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Canadian police officer acquitted in death of mentally ill black man

A Canadian police officer was found not guilty on Tuesday for charges including manslaughter in the death of a mentally ill black man who was arrested in Ottawa in 2016, Canadian local media reported.

Justice Robert Kelly said Ottawa Police Service Constable Daniel Montsion had been found not guilty of assault and manslaughter charges in relation to the death of Abdirahman Abdi, who was of Somali descent.

During the trial, the prosecution said Abdi had not been taking medication prescribed to him for a mental health issue and acknowledged the arrest was justified, but argued that unnecessary force was used during the arrest, media reported.

The death sparked protests in Canada four years ago, and the ruling follows demonstrations in many Canadian cities in recent months that were inspired by those in the United States against police brutality and racism.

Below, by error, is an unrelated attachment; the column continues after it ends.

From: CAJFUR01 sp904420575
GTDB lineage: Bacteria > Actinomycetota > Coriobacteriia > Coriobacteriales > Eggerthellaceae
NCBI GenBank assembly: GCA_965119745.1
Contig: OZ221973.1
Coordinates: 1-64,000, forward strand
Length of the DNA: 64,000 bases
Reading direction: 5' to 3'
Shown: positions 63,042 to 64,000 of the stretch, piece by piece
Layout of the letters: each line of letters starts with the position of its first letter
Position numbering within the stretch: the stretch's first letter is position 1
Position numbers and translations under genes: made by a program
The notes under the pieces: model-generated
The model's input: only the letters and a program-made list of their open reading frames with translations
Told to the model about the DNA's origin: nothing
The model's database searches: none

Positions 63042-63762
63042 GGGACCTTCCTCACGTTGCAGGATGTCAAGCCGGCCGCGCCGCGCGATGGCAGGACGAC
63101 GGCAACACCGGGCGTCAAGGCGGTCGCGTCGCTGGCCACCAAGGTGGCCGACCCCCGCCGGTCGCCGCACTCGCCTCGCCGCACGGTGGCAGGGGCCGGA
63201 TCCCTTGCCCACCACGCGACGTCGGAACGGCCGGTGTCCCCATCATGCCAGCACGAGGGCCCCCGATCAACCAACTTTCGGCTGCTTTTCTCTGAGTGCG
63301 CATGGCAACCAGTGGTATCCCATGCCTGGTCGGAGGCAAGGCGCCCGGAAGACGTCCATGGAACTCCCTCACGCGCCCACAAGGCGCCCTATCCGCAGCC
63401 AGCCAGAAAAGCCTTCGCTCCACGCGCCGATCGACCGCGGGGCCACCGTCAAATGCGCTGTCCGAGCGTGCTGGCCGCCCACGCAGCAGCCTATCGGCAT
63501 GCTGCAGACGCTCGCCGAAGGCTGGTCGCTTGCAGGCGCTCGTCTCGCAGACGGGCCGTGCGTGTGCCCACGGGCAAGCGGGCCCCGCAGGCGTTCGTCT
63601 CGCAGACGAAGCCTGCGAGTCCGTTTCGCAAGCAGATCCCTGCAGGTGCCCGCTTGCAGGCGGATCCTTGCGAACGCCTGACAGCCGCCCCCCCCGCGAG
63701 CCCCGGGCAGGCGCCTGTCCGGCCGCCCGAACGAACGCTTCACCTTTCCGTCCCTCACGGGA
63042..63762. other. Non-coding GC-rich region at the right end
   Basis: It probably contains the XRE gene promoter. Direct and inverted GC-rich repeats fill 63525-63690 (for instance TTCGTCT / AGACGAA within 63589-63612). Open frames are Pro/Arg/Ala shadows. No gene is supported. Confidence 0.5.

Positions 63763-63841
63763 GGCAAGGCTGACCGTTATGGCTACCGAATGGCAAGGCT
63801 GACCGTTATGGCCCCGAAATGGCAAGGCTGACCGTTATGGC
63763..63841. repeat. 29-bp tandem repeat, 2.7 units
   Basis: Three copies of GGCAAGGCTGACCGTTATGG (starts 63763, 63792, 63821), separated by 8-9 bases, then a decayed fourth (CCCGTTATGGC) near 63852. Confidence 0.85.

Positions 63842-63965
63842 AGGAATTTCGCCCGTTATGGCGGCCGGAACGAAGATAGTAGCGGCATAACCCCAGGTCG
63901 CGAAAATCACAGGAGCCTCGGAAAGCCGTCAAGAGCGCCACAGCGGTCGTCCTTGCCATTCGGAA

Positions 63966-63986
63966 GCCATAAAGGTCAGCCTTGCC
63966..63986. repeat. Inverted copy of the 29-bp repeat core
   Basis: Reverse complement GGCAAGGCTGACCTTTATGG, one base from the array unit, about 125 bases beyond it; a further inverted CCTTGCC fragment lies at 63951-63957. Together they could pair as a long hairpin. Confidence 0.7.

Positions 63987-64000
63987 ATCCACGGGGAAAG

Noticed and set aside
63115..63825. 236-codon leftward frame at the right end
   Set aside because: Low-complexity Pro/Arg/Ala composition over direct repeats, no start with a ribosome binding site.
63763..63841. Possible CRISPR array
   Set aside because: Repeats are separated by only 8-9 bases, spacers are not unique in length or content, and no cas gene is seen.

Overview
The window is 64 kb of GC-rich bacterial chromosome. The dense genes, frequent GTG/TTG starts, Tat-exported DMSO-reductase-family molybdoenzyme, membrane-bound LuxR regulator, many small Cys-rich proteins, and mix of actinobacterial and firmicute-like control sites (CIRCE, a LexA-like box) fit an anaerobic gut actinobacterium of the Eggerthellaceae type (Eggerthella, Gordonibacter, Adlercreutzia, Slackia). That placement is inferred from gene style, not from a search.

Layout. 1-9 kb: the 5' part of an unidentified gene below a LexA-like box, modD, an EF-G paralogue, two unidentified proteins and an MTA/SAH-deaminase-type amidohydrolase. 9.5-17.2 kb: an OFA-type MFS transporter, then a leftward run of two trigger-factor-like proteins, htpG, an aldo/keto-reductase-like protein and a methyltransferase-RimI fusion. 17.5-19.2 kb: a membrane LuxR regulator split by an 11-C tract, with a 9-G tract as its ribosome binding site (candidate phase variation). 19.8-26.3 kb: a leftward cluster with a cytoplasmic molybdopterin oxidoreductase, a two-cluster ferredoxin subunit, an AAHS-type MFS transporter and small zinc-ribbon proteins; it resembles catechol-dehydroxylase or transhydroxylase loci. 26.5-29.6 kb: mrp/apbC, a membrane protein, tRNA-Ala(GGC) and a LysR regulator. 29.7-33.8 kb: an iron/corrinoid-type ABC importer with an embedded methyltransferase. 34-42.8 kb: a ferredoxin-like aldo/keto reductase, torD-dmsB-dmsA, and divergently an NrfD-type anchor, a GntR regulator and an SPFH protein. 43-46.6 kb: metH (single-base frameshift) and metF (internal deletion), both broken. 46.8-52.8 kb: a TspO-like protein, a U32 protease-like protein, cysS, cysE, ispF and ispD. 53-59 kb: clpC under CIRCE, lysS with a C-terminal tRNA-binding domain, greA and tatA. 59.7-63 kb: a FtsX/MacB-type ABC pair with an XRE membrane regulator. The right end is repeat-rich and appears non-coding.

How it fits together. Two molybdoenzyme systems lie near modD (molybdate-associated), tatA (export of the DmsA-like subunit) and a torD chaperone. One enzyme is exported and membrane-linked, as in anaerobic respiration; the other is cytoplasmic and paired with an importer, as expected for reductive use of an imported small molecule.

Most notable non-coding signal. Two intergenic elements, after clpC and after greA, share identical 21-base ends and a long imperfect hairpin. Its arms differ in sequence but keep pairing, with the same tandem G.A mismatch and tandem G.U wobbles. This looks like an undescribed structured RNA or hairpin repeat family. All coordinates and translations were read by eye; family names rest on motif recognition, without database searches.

READ: US police kill black man holding iPhone in his grandmother’s yard

One of Montsion’s lawyers, Michael Edelson, said the police officer was looking forward to getting back to work, though he did not know when that would happen, according to comments broadcast live on CTV after the ruling.

“(Montsion) feels greatly relieved that this ordeal is over and is looking forward to going back into service,” Edelson said.

The 37-year-old Abdi died a day after his arrest when he was hospitalized for suffering a cardiac arrest. Police forcefully arrested Abdi when responding to calls of a disturbance.

 

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